London: Copper prices slipped on Tuesday ahead of more US-China negotiations as investors moved to the sidelines because of uncertainty on the likelihood of a trade deal being struck.
A new round of talks between the United States and top metals consumer China take place in Washington on Tuesday to resolve a trade war that has weighed on metals prices for the past year.
Copper, regarded by many as a bellwether of the global economy because of its many industrial uses, has rebounded nearly 10% from an 18-month low hit on 3 January, partly on optimism about a trade deal.
"Maybe it's too optimistic, because any solution would be more like a symbolic deal. It would ease some of the tensions, but it would not really bridge all the gaps that exist between the US and China, which are much more deep rooted," said analyst Carsten Menke at Julius Baer in Zurich.
Hopes for further government stimulus has also buoyed prices of copper and other base metals, but that could also be unrealistic, Menke added.
"It looks like China is taking a much more granular approach, much less targeted and direct stimulus, and therefore much less metal intensive ... given these concerns about debt."
Julius Baer has a three-month target for copper of $6,150.
Benchmark copper on the London Metal Exchange was bid down 0.6% to $6,245 a tonne. Copper, failing to trade in official open outcry activity, was on course to snap a run of four straight daily gains.
■ Copper Spreads: The premium of cash copper over three-month copper spiked to $58 by Monday's close, the highest since January 2015 and up from $5 on Friday. The premium last traded at $22 on Tuesday.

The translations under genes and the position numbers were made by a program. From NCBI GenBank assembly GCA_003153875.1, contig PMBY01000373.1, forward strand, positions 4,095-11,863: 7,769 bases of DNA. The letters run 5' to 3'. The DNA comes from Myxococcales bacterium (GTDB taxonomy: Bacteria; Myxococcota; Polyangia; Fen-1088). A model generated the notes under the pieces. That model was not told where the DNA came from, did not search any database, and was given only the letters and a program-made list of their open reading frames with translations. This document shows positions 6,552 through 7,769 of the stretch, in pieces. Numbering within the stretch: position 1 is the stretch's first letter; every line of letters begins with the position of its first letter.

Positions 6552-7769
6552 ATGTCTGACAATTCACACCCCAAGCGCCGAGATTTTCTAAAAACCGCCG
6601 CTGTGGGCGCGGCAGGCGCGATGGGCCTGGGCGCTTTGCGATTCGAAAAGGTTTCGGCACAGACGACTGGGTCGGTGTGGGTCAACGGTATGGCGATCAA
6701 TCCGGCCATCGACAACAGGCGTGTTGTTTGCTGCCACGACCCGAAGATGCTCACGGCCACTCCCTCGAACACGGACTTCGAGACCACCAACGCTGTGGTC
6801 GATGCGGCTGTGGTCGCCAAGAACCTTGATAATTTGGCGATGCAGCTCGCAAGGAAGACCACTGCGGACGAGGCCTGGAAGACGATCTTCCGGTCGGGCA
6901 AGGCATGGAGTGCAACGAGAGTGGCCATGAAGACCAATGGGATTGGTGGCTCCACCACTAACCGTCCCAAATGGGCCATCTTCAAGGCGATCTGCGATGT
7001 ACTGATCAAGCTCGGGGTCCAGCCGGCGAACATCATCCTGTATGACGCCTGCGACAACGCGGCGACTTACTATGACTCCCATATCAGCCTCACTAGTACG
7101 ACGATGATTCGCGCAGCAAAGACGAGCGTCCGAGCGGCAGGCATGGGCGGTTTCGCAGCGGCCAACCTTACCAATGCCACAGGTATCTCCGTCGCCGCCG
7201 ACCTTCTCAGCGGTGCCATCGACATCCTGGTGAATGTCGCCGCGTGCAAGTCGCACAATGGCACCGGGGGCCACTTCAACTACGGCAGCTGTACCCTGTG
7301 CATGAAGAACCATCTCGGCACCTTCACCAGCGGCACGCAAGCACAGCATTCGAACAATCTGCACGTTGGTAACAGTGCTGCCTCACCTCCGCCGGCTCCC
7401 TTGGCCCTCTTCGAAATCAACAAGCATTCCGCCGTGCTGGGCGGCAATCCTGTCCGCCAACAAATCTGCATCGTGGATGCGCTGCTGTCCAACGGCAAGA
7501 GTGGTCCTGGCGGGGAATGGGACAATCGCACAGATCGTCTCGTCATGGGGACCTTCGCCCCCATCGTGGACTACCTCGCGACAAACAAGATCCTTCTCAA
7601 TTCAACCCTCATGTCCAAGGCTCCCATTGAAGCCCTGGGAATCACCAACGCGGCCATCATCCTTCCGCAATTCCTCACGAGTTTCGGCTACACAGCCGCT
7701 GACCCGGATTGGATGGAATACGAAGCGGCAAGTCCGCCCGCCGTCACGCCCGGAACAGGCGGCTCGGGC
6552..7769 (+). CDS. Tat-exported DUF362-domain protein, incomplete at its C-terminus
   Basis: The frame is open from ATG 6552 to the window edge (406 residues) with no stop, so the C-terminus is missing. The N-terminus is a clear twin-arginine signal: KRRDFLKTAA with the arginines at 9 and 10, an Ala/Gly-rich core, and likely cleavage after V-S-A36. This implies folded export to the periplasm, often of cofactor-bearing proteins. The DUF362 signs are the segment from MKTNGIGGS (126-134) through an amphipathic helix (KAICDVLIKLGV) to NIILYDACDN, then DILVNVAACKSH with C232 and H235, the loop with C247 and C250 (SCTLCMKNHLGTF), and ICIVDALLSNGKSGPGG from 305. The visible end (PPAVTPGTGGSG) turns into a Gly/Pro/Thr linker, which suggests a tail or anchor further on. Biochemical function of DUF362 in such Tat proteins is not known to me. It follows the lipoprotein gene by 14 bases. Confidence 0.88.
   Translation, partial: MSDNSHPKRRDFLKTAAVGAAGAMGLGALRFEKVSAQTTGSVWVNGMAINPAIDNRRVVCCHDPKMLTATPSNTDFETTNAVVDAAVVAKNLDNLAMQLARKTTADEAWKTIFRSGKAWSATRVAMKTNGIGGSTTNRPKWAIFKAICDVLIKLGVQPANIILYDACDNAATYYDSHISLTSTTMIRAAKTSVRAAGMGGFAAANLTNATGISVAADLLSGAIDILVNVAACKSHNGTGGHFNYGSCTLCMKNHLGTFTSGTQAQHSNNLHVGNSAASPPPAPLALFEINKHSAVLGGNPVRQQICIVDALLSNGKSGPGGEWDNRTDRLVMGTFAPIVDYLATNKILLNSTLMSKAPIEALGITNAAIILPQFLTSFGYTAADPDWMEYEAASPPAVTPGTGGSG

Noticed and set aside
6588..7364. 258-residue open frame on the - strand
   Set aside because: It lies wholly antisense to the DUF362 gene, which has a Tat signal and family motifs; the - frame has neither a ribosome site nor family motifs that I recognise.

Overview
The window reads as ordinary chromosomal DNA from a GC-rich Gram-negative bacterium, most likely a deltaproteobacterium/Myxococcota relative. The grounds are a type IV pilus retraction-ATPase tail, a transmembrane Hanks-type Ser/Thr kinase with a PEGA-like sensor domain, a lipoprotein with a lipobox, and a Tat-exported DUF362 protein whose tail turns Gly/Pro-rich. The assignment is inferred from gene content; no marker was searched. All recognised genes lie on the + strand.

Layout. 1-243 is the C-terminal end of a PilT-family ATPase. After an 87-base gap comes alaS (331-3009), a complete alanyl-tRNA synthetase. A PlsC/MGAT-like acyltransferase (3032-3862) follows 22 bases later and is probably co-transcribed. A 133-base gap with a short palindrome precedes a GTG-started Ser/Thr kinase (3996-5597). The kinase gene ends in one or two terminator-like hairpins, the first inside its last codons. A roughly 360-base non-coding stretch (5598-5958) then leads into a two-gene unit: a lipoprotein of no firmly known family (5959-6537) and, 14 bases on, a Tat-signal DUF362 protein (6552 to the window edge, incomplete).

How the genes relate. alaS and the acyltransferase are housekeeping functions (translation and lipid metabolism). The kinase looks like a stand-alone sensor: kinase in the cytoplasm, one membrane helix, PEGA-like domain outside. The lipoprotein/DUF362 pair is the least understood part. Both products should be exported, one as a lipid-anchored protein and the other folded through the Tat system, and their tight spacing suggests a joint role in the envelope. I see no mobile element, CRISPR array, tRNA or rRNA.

Traders attributed that to a short-term squeeze linked to a large stocks position ahead of Wednesday's contract expiry. LME data showed one participant was holding 50-80% of on-warrant copper inventories, those not earmarked for delivery.
■ Malaysia Bauxite: Malaysia said it will not extend a moratorium imposed on bauxite mining on environmental grounds that expires on 31 March. Before the moratorium, Malaysia accounted for more than 40% of China's imports.
■ Aluminium: The move by Malaysia on bauxite, the raw material to make aluminium, weighed on aluminium prices on the Shanghai Futures Exchange, which ended down 0.2% at ¥13,430 a tonne. Three-month LME aluminium rose 0.3% to $1,862 a tonne in official rings.
"Not only is there a lack of fundamental support for the aluminium market, the cost support from bauxite may start to fade," Argonaut Securities analyst Helen Lau said in a note.
■ Prices: Zinc gained 0.2% to $2,643.50, lead was bid 0.4% down at $2,021, nickel rose 0.3% to $12,490 and tin was bid down 0.3% at $21,050.